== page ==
Mark Zuckerberg Said Apple Has A “Stranglehold” On Your iPhone

At a companywide meeting, Facebook's CEO also said President Donald Trump brought up China during an October dinner at the White House.

Facebook CEO Mark Zuckerberg took a swing at Apple on Thursday, calling the iPhone maker's app store monopolistic and harmful to customers during a companywide meeting.

“[Apple has] this unique stranglehold as a gatekeeper on what gets on phones,” Zuckerberg said to more than 50,000 employees via webcast. He added that the Cupertino, California–based company’s app store “blocks innovation, blocks competition” and “allows Apple to charge monopoly rents.”

While the Facebook CEO was specifically answering a question about Apple blocking gaming-related apps, his comments came at a time where authorities are scrutinizing both Silicon Valley giants for antitrust behavior. Last month both Zuckerberg and Apple CEO Tim Cook, as well as the heads of Amazon and Google, testified in a House of Representatives hearing examining potentially monopolistic practices at the United States' largest technology firms.

Zuckerberg’s comments were another signal that there’s no love lost in the long-contentious relationship between the leader of the social network and the $2 trillion electronic device maker.

“That’s innovation that could really improve people’s lives,” Zuckerberg said on Thursday. “And Apple’s just balking at it.”

A Facebook spokesperson declined to comment on Zuckerberg’s remarks. An Apple spokesperson declined to comment.

After this story was published, Facebook made video of the meeting public.

On Thursday, Apple refused to allow Facebook to notify people that the iPhone maker would collect 30% of in-app purchases made through a new feature on the Facebook app that lets businesses sell tickets to online events on the platform. After Apple told Facebook that a notification was “irrelevant information,” the social network was forced to scrub the message out of its app before Apple let the feature through.

Earlier this month, Apple also made Facebook strip a feature called Instant Games from Facebook Gaming, an app that primarily lets people watch other people playing video games.

Zuckerberg also criticized a change in Apple’s upcoming iOS 14 operating system for iPhones and iPads that would make it much harder for companies like Facebook to target people using those devices with ads. Zuckerberg estimated that Facebook’s ad targeting on iPhones and iPads would lose about 50% of its effectiveness once iOS 14 was released and suggested that if Facebook could distribute its apps outside the App Store, it could avoid that kind of scenario.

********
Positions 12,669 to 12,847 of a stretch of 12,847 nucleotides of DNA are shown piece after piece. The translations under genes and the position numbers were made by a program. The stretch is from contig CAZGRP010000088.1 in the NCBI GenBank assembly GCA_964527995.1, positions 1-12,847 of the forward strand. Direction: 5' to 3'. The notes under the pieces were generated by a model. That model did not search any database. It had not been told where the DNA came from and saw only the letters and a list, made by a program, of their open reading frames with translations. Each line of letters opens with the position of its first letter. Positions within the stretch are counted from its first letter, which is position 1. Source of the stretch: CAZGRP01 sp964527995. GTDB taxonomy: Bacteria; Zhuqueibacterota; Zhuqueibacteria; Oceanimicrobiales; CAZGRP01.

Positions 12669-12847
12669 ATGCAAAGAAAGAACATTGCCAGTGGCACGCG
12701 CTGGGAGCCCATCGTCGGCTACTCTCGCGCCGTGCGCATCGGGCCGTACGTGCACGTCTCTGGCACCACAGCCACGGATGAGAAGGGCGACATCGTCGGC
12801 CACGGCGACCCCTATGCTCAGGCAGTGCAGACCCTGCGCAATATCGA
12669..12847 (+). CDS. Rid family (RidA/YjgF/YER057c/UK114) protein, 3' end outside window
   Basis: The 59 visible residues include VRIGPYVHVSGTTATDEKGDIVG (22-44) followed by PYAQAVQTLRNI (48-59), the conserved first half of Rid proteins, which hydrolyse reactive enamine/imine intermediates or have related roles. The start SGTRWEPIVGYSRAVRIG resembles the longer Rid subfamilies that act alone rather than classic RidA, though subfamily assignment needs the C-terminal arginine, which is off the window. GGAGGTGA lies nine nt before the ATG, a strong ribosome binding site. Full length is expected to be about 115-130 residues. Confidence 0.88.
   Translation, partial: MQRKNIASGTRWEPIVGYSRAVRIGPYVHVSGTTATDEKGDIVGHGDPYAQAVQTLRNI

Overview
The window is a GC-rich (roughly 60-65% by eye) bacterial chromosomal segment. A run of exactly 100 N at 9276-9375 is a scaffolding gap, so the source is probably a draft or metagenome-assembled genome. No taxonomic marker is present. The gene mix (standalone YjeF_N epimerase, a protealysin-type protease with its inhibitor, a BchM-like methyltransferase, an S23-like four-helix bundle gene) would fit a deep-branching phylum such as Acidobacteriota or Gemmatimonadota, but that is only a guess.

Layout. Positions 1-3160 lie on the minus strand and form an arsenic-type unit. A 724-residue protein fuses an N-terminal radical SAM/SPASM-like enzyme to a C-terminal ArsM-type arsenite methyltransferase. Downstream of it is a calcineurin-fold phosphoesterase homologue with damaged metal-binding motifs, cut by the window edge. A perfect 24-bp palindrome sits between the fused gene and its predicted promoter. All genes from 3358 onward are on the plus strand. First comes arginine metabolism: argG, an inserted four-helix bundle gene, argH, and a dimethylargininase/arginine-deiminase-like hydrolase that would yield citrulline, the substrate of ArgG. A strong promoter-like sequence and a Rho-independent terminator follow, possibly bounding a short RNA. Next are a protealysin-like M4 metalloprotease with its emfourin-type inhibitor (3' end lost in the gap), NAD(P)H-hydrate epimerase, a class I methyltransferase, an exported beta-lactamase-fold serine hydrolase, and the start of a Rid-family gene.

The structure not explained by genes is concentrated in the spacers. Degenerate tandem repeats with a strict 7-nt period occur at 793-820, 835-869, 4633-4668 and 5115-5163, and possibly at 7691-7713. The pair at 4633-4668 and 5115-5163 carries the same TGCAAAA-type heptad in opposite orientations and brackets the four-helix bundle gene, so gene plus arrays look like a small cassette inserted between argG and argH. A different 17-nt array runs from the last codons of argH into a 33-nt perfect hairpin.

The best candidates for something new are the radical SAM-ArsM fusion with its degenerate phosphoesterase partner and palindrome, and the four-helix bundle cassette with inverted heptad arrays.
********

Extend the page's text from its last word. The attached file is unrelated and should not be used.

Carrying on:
Apple, which this month became the first US company to be valued at $2 trillion, is under global scrutiny for the way it runs the App Store, the only way to buy and download apps on iPhones and iPads. In the last few months, app developers criticized the company for taking a 30% commission on every in-app purchase, and not allowing iPhone and iPad users to download apps from outside the App Store on their devices.

Earlier this month, Apple kicked the popular video game Fortnite off the App Store after Epic, the game’s creator, added a feature that let players buy virtual currency with their own credit cards, bypassing Apple’s 30% cut.

In response, Epic filed a lawsuit against the company, and Apple threatened to revoke the company’s developer accounts. This move had implications beyond Fortnite, jeopardizing all software that used the Unreal Engine, an Epic-owned platform used by other developers to make video games.

Earlier this week, a California judge stopped Apple from revoking Epic’s developer accounts.

In his address to employees, Zuckerberg said Apple’s decision to block the Unreal Engine was “just an extremely aggressive move” that was “quite problematic.”

Apple was not the only rival that the Facebook CEO discussed in the meeting.

Zuckerberg also addressed a recent story in the Wall Street Journal, which reported that he had raised concerns about Chinese internet companies threatening American businesses in a private dinner with President Donald Trump at the White House in October.

Shortly after, the US government launched a national security review into Bytedance-owned TikTok, the most popular Chinese app used in the United States, and one of Facebook’s largest competitors. Last month, Trump declared TikTok a “national emergency” and signed an executive order that threatened to ban the app unless it was sold to an American company. On Monday, TikTok sued the Trump administration.

“Trump certainly brought up China or some of the actions that he was taking, but I don’t think TikTok or any of this stuff specifically came up there,” Zuckerberg told his employees on Thursday.

At an all-hands meeting earlier this month, Zuckerberg conceded that there were “valid” national security questions around TikTok, but maintained that banning it would set a “really bad long-term precedent,” and that “it needs to be handled with the utmost care and gravity whatever the solution is.” He repeated those views in his talk on Thursday.


After this story was published, Facebook made video of the meeting public.

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